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Navy Yard suspect Aaron Alexis sought treatment for mental issues

Updated at 11:25 a.m. ET with clarification on the weapons found at the scene.

(CBS News) Investigators continue to piece together information about Navy Yard shooting suspect Aaron Alexis, who carried out an attack that left 12 dead and eight injured Monday.

CBS News special correspondent and former FBI assistant director John Miller reports there are no indications that the suspect was self-radicalized. Rather, it is likely he was a disgruntled worker with anger management issues. Miller also said that he had sought treatment for mental health issues from the Veteran's Administration.

"The indications are [that] he was a government worker with a secret clearance who was a devout Buddhist," Miller said on "CBS This Morning." 

"There were mental issues that he sought help for from the VA a number of times. He was ... acting normally during work and then having these episodes for which he was trying to get treatment."

"He said he was hearing voices, he was detached from reality at certain points. He had sought treatment a number of times at a number of places and he was also frustrated there. He claimed he wasn't getting his full VA benefits," Miller said.

Investigators believe he carried out the attack with a shotgun, and apparently acquired one, possibly two, handguns during the incident. Law enforcement sources said Monday that an AR-15 assault rifle was found at the scene, but authorities now do not believe Alexis used an assault rifle in the attack. The shotgun was recently purchased at a gun store in Lorton, Va., CBS News' Bob Orr reports.

The timing of the firearms purchase is "key" according Miller because "it shows when he went through the 'I'm angry' stage to the 'I'm planning' stage" in the days before the attack.

Alexis served in the Navy Reserves from 2007 to 2011 before receiving an honorable discharge.

"A Navy person told us, he had a 'pattern of misconduct,'" Orr reported, "He eventually left the military in 2011, took work as a contractor and retained his secret clearance."

Federal agents are still asking the public to fill in the information gaps and the FBI spent Monday night "sorting through calls from acquaintances, former friends, coworker, fellow students ... who were able to fill in the details." What emerged, Miller said, was a "richer picture of a man who was leading two lives."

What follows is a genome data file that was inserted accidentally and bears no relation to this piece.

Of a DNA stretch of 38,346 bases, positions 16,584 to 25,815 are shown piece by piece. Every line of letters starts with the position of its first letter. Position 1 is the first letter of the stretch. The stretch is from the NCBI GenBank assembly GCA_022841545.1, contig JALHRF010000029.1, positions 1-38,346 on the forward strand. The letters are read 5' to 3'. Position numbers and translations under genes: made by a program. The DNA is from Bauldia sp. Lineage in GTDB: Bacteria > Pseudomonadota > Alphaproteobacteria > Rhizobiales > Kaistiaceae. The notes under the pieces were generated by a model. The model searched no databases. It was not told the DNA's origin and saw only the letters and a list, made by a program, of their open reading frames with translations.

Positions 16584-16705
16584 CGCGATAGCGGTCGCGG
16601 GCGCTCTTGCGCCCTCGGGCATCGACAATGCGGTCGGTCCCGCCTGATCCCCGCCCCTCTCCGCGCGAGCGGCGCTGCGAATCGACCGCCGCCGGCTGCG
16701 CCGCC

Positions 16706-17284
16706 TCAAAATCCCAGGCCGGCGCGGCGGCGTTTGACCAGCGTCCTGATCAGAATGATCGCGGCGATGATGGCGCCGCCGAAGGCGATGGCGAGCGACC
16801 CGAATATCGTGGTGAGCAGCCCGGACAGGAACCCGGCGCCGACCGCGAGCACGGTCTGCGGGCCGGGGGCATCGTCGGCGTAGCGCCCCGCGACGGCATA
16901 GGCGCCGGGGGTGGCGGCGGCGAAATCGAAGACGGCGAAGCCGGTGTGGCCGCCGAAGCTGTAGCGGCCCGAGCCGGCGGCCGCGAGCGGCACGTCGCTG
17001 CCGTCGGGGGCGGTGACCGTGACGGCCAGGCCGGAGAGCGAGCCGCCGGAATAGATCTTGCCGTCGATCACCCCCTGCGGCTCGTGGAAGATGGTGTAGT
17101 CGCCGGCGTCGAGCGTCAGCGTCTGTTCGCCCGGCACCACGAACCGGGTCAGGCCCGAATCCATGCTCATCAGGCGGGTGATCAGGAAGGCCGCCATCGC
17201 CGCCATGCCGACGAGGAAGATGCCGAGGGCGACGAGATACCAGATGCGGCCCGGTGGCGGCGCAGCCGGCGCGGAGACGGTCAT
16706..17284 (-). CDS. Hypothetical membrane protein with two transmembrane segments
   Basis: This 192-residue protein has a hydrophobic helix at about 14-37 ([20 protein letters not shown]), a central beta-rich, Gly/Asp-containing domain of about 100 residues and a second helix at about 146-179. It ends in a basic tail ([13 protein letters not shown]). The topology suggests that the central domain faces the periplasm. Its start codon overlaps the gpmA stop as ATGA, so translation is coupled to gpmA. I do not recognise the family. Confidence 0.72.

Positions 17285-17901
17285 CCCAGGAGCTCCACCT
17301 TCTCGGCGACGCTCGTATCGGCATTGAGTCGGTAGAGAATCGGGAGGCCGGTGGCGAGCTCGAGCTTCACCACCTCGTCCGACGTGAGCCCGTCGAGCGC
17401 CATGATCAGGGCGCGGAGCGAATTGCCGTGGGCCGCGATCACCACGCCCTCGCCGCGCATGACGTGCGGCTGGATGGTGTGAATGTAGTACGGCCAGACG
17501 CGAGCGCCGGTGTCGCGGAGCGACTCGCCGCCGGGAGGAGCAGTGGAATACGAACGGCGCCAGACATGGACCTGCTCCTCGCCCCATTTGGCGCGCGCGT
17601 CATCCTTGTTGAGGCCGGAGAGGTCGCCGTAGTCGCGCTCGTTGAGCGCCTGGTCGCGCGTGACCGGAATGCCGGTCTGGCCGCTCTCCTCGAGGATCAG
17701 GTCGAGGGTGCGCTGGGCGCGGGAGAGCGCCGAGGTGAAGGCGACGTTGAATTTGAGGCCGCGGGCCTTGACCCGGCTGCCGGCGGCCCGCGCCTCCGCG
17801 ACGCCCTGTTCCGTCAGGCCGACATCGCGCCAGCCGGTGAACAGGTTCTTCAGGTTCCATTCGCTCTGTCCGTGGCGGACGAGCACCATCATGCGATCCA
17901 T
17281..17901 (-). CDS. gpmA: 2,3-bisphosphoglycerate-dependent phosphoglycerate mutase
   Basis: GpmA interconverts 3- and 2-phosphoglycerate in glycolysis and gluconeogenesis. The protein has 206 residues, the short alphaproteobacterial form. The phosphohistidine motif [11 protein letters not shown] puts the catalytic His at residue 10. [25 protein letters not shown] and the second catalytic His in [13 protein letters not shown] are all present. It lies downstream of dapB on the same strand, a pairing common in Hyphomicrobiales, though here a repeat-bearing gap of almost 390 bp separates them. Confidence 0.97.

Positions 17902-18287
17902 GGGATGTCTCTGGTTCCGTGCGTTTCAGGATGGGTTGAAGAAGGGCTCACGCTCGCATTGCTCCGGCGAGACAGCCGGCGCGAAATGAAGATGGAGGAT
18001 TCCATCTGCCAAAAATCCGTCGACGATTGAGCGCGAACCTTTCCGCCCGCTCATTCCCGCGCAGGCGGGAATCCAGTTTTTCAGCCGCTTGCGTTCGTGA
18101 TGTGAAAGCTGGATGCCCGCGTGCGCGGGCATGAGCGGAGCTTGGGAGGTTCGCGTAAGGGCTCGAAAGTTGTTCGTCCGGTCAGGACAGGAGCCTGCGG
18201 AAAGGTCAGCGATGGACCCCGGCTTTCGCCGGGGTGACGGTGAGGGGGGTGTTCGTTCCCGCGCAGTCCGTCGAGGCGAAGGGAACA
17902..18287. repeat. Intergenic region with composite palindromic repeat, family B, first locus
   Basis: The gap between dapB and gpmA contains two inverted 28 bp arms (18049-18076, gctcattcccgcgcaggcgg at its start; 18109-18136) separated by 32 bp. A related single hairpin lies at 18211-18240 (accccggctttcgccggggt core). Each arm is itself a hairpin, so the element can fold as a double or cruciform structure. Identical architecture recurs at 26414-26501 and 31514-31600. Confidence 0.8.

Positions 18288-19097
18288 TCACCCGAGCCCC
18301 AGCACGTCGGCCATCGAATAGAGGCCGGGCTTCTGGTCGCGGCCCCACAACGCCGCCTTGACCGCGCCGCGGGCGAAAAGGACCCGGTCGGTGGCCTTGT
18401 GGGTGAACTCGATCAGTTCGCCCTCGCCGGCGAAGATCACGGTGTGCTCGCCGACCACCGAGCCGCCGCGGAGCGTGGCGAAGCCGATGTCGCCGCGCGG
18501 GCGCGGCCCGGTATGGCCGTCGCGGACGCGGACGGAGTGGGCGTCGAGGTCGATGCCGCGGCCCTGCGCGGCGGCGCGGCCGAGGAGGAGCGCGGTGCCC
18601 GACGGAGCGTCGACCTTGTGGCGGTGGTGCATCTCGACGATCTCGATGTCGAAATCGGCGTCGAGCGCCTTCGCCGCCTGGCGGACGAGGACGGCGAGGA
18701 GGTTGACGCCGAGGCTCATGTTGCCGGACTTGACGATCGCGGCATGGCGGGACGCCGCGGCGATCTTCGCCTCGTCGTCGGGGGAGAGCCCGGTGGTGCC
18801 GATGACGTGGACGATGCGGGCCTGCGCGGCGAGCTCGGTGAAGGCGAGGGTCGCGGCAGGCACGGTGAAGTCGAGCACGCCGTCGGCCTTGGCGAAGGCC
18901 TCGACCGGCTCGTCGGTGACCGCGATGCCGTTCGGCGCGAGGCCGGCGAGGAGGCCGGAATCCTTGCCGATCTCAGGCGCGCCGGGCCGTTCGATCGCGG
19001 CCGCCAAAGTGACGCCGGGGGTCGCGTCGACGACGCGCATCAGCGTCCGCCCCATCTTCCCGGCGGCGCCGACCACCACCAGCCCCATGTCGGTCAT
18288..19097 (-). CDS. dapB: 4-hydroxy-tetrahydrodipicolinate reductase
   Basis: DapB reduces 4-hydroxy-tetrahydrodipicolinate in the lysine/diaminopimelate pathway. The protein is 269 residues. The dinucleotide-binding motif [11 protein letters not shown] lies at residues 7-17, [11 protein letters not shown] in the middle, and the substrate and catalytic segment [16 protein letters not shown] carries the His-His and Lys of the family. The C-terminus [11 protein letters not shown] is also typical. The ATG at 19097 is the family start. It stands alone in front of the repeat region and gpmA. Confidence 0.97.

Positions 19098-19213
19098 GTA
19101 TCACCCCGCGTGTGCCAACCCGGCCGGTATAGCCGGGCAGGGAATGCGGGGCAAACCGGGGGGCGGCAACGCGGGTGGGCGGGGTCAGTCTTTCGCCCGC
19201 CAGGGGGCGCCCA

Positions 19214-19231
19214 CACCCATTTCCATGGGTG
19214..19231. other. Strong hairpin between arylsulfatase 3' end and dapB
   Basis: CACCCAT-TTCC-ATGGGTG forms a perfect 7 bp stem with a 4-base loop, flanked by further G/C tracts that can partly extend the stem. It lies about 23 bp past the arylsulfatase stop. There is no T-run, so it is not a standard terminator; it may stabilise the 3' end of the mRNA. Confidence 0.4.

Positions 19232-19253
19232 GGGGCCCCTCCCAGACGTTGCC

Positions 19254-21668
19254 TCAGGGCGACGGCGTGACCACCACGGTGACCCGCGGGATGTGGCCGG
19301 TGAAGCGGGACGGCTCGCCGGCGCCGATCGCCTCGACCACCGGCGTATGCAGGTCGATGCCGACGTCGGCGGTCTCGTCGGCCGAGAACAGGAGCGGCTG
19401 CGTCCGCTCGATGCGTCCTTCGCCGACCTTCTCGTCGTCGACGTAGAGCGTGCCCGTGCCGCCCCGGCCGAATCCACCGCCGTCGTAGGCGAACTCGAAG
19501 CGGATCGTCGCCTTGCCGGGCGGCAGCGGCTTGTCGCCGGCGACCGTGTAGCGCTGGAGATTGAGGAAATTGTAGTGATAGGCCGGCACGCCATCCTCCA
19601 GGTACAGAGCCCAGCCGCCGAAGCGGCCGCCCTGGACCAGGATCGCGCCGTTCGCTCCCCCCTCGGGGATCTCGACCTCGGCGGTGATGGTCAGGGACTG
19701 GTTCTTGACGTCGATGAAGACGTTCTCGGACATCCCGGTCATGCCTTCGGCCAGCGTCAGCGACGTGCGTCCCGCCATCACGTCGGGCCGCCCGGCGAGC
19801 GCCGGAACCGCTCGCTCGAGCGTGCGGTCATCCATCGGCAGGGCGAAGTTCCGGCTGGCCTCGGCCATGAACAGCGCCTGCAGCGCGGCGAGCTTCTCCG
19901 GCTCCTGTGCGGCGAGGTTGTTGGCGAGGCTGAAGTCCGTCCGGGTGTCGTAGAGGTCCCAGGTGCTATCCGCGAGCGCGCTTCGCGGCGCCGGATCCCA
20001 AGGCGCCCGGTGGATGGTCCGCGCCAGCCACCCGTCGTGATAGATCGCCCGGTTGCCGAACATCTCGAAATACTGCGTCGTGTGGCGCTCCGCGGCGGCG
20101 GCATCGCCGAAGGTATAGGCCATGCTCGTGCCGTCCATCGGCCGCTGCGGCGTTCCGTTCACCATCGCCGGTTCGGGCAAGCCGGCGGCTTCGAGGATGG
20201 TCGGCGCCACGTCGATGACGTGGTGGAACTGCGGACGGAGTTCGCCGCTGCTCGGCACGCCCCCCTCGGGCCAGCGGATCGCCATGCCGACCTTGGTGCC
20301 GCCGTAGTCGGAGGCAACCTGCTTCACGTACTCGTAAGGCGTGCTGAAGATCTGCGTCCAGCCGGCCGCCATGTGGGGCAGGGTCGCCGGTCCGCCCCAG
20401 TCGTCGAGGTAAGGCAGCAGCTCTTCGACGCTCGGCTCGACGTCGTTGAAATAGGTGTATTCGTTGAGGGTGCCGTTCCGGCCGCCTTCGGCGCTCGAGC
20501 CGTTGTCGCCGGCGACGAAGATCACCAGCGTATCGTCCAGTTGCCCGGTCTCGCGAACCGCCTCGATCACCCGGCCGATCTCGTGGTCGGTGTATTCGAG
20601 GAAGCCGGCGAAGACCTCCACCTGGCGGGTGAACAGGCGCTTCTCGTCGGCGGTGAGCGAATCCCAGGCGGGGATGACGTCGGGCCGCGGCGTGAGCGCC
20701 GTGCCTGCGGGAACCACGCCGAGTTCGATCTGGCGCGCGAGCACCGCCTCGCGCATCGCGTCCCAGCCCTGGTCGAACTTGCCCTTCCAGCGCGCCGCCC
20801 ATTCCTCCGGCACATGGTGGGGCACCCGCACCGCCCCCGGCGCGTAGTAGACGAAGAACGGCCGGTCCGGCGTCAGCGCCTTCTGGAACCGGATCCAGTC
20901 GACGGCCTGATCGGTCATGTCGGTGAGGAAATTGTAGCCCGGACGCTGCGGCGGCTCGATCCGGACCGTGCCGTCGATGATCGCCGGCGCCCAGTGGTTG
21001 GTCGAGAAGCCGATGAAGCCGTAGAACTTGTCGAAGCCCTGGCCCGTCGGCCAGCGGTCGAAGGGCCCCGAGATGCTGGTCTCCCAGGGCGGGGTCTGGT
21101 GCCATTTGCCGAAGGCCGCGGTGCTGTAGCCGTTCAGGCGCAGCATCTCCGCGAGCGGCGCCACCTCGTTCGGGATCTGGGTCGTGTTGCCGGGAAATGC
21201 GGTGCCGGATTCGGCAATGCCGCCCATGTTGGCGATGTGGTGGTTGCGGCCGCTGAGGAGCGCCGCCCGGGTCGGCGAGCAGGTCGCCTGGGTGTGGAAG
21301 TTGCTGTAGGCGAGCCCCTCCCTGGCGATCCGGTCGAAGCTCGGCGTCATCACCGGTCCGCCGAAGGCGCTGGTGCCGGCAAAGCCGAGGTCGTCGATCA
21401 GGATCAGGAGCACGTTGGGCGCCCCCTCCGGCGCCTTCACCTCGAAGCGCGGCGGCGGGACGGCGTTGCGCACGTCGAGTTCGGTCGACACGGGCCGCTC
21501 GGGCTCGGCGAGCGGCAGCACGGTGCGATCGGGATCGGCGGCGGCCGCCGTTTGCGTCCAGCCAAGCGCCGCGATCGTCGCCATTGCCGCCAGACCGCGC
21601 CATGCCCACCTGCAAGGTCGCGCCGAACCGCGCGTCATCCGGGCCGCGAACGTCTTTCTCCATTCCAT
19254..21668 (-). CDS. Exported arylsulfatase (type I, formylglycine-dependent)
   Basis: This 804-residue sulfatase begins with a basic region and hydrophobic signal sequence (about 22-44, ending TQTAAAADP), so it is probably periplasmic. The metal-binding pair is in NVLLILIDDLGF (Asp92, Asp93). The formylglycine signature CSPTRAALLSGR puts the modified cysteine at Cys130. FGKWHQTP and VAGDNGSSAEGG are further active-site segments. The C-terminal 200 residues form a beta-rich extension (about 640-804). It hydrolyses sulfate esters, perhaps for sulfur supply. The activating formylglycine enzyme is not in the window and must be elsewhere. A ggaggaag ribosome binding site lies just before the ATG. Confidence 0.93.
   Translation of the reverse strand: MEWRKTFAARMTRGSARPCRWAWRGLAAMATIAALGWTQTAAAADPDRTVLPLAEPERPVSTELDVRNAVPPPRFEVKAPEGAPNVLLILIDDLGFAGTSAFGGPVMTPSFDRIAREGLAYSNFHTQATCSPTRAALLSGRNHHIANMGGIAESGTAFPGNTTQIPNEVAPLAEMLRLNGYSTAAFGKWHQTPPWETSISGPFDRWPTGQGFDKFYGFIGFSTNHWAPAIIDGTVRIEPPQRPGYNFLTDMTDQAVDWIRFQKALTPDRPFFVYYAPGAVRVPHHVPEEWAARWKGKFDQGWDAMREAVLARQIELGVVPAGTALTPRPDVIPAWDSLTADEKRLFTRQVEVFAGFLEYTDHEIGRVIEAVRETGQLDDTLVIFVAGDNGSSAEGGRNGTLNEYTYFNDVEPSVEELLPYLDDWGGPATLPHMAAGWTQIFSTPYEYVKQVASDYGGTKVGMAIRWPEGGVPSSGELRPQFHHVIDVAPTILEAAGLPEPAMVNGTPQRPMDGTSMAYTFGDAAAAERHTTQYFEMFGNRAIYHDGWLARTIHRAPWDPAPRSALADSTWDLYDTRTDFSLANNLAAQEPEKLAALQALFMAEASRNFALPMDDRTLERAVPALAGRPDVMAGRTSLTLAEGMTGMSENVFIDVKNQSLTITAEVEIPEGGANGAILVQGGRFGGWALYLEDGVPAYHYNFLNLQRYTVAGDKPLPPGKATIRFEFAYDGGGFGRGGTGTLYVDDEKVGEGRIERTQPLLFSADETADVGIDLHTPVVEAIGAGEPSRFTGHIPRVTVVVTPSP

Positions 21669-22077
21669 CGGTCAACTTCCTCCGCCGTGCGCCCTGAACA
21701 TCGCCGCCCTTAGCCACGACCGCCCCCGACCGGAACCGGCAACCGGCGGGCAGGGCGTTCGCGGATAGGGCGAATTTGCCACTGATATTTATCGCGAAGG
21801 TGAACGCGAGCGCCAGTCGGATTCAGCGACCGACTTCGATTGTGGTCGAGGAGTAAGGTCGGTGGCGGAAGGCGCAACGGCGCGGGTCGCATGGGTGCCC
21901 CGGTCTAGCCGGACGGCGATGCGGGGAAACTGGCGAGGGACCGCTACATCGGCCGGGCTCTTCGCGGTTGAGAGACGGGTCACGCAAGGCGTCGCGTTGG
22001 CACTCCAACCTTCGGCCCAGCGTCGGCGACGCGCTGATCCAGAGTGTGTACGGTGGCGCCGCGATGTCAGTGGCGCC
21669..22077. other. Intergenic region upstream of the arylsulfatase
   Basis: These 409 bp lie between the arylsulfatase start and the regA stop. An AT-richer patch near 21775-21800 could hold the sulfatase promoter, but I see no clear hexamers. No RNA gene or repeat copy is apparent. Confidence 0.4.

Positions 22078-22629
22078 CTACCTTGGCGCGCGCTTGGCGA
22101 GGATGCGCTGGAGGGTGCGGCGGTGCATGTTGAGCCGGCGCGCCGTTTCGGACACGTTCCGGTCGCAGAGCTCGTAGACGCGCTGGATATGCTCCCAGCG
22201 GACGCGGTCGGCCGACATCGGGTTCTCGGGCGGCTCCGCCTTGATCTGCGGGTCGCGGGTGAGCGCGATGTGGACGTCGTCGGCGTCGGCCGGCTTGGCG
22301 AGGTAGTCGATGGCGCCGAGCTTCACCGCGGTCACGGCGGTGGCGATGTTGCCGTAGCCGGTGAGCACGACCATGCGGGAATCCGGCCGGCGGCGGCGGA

As recently as last week, Alexis was just "an individual who came to work every day last week at building 197 -- the same building [where] he conducted a massacre yesterday -- wiring up cubicles for an IT refresh," Miller said.

"Coworkers said they got along with him fine, he seemed perfectly normal," Miller said, "He said he'd been in the military, was now a contractor, but was looking to go back into the military."

However, there were signs of his so-called mental and anger management issues before the shooting, as recently as last week.

"He had an incident with a supervisor where they criticized his work on one of the installations and he didn't seem to take that well," Miller said.

In 2004, Alexis was arrested for malicious mischief in Seattle, Wash., and in 2010, for discharging a firearm into the ceiling of his Fort Worth, Tex., apartment. However, neither arrest led to a prosecution that would have limited him from buying the firearms he purchased in Virginia.

"One arrest was for discharging a firearm in a public place, the other was malicious mischief. That's what he was arrested for. ... The things that are going to prevent you from getting a gun -- and neither one of those would have -- only result from convictions and. ... Neither one of those was prosecuted," Miller said.

The FBI says they do not yet have a full picture of the suspect's past but say he has no connections with domestic or foreign terrorist groups.

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